An animal investigation on the hypoglycemic effects of its root and leaf extract found that it helped diabetic rats return to normal blood sugar levels.
When rats were fed fructose, it reduced hyperglycemia, insulin resistance, and inflammation. According to research, the herb's extract may improve insulin sensitivity and reduce inflammatory indicators in people.
The herb, which functions as an adaptogen by reducing stress hormones in the body, has improved immunological function and reduced inflammation in the body.
It has been shown to increase the synthesis of immunoglobulins in animals and the laboratory. Pro-inflammatory cytokines are suppressed, which helps to create an anti-inflammatory milieu.
This adaptogenic herb has the potential to be an effective treatment for a variety of inflammatory diseases by reducing the immune system's response when it is already weakened.
Enhances Stamina and Endurance
Studies have shown the herb to increase physical endurance by enhancing cognitive function and lowering physical pain.
In research, it has been shown to aid enhance focus, motivation, and stamina by soothing the brain and invigorating it at the same time.
Its extracts were tested in a double-blind, randomized, and placebo-controlled research in India in 2015 to see if they could improve the cardiorespiratory endurance of 50 healthy adults.
The maximal oxygen intake of each participant was assessed during the course of a 20-minute shuttle run.
In order to gauge how the ashwagandha treatment affected their overall well-being, each participant completed a questionnaire that inquired about their physical and emotional well-being, social ties, and the environment in which they lived.
The extracts were also observed to improve cardiorespiratory endurance and quality of life in study participants over the course of eight and twelve weeks.
Contributes to Muscle Strengthening
Perhaps the herb’s most surprising benefit is its ability to boost muscle mass and strength. As a result, it may be beneficial for individuals who engage in resistance training or other forms of exercise that are hard on the muscles.
One research study found that using the herb supplements significantly increased muscle mass and strength. Males between 18 and 50 who had never done resistance training participated in an eight-week trial.
Treatment and control groups were given its root extract and starch placebos, respectively, twice a day. During bench press and leg extension exercises, the treatment group showed significantly larger gains in muscle strength.
The herb’s recipients also showed considerably bigger gains in arm and chest muscular mass, lower levels of exercise-induced muscle injury, higher levels of testosterone, and lower percentages of body fat.
Improves Underactive Thyroid Function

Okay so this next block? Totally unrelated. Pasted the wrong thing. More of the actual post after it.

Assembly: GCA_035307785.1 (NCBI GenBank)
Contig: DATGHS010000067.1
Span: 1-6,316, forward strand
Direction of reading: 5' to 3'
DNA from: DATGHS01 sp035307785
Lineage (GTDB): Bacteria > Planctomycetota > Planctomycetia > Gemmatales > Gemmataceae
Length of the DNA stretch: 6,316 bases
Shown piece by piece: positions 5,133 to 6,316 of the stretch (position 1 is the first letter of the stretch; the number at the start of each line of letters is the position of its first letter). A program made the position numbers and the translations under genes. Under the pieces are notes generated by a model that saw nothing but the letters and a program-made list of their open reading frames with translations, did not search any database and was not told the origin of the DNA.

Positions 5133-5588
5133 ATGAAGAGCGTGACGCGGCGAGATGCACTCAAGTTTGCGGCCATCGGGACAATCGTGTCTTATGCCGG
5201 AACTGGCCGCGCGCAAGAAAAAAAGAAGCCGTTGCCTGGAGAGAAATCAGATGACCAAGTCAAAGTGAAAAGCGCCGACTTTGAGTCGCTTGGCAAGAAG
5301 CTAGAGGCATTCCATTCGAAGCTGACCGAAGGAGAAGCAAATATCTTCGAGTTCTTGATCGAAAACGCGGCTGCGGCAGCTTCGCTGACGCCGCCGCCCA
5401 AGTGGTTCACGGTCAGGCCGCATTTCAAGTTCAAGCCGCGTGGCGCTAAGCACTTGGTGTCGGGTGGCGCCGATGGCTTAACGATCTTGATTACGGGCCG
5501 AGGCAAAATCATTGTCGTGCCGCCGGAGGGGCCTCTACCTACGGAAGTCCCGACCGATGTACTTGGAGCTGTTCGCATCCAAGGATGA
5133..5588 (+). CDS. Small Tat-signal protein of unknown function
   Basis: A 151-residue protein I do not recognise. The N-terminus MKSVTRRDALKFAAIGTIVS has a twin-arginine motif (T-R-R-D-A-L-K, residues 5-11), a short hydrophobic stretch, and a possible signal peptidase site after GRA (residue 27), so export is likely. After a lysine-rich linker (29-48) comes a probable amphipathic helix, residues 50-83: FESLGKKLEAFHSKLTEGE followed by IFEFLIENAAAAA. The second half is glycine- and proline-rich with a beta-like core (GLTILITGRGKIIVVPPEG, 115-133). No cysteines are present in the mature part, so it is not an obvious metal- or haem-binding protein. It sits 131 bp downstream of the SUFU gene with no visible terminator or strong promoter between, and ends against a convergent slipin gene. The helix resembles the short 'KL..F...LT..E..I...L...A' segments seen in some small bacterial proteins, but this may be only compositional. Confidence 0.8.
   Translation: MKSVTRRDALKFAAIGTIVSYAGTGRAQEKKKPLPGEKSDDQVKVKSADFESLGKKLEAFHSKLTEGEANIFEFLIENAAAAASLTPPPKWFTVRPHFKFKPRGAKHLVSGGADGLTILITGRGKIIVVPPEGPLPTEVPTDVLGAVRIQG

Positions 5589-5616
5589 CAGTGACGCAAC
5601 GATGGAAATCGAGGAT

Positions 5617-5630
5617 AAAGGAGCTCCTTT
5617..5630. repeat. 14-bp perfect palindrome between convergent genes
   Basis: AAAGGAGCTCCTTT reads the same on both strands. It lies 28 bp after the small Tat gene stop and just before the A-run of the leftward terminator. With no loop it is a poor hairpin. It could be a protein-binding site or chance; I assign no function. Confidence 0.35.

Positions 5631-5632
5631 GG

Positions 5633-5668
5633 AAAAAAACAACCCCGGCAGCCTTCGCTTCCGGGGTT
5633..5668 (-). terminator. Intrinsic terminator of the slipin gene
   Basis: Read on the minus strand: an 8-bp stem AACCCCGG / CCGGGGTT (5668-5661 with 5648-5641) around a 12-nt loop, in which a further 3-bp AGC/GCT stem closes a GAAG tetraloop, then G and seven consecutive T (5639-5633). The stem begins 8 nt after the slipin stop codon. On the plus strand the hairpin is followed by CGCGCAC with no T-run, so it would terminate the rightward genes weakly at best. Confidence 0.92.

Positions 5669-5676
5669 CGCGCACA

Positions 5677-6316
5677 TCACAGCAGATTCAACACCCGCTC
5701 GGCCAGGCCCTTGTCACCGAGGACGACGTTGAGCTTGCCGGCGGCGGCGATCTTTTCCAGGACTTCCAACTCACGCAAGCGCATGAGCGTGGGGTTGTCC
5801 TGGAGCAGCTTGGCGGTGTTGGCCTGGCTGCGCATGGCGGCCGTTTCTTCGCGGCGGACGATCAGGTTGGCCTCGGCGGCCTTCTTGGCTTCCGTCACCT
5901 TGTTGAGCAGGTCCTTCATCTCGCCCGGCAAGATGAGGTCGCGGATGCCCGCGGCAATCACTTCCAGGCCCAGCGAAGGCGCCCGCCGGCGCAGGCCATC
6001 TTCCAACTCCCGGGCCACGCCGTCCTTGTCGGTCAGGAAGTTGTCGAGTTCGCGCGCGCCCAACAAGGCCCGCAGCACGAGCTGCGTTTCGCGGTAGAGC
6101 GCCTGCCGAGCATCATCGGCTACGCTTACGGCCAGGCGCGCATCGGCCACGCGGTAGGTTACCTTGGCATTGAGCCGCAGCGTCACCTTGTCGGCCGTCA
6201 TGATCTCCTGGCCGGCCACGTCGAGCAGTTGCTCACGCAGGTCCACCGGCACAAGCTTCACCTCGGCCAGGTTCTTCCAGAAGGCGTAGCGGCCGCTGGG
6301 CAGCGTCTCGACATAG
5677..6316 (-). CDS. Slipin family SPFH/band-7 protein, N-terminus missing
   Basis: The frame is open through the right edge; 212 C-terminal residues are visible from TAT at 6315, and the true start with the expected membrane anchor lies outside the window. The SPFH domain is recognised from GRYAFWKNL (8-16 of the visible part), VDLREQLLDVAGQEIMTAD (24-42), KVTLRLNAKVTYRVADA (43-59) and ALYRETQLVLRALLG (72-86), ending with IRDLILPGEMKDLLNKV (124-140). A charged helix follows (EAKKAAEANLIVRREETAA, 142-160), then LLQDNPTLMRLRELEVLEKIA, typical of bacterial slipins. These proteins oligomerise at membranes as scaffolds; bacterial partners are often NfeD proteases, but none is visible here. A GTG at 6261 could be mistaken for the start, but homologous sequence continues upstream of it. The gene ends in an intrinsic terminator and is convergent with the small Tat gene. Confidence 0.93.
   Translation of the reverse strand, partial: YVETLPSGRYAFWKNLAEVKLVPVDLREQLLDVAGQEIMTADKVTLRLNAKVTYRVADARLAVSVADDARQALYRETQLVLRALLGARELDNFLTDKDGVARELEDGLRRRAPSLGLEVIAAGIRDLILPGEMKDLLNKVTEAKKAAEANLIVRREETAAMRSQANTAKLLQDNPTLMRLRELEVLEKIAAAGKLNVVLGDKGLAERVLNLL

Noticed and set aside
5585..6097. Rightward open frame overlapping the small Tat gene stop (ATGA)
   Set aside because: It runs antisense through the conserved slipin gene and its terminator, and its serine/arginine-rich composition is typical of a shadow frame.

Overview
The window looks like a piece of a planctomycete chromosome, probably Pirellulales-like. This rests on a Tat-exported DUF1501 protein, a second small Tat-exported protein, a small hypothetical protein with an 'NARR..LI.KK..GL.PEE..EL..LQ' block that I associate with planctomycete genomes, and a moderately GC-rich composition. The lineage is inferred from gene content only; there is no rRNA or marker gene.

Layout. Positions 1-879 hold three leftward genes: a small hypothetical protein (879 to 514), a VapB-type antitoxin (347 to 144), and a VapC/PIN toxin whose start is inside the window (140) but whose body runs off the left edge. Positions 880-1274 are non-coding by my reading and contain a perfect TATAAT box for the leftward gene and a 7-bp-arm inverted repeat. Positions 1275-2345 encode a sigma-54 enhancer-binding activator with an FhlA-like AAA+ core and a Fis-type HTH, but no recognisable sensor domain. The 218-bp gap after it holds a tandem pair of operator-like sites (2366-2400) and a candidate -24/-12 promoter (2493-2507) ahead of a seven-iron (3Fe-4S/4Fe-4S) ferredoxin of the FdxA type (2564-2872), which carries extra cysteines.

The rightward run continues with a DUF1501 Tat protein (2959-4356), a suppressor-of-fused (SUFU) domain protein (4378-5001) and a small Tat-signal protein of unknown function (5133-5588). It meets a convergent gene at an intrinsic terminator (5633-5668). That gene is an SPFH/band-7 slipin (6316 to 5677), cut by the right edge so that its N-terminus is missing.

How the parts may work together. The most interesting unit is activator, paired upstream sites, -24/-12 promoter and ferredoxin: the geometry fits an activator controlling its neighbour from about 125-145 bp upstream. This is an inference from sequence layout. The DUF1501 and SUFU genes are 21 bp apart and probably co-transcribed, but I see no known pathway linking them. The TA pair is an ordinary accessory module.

One of the most remarkable properties of adaptogen herbs is their ability to aid individuals suffering from thyroid issues.
This herb has been demonstrated to benefit those diagnosed with Hashimoto's disease, or hypothyroidism, by supporting a sluggish thyroid.
For the millions of people who suffer from thyroid disorders, many of whom are unaware, this may be the answer they've been looking for.
Generally, people tolerate the herb in modest to moderate doses. Nevertheless, insufficient long-term research has been conducted to assess the potential negative effects properly.
Consumption of excessive doses may cause digestive problems, diarrhea, nausea, and vomiting. This could be linked to intestinal mucosal inflammation.
Pregnant women should avoid the herb because it has been shown to cause fetal discomfort and early labor.
Another major issue with Ayurvedic herbs is that they are not regulated by the Food and Drug Administration (FDA). This implies they are not subject to regulatory oversight as pharmaceutical businesses and food manufacturers.
Herbs may contain pollutants such as heavy metals or have no herb at all. Before purchasing any goods, consumers should conduct some research about the producer.
Most herbs may interact with prescription and over-the-counter drugs. Some can enhance or diminish the effects of certain medications, potentially resulting in serious health consequences.
Individuals who are currently taking any type of medication should see their clinician before taking herbal supplements.
Additionally, you should understand that herbal medicines may take longer to work than prescription medications.
This is a traditional medicinal herb that may provide various health benefits. According to study data, it may help lower anxiety and stress and even boost cognitive functioning in certain groups.
It is generally believed to be safe for the majority of people. However, it is vital to see a healthcare practitioner before incorporating it into your regimen because it is not appropriate for everyone.
Now that you have the answer to the question, what does Ashwagandha do? You can be able to make the right decision.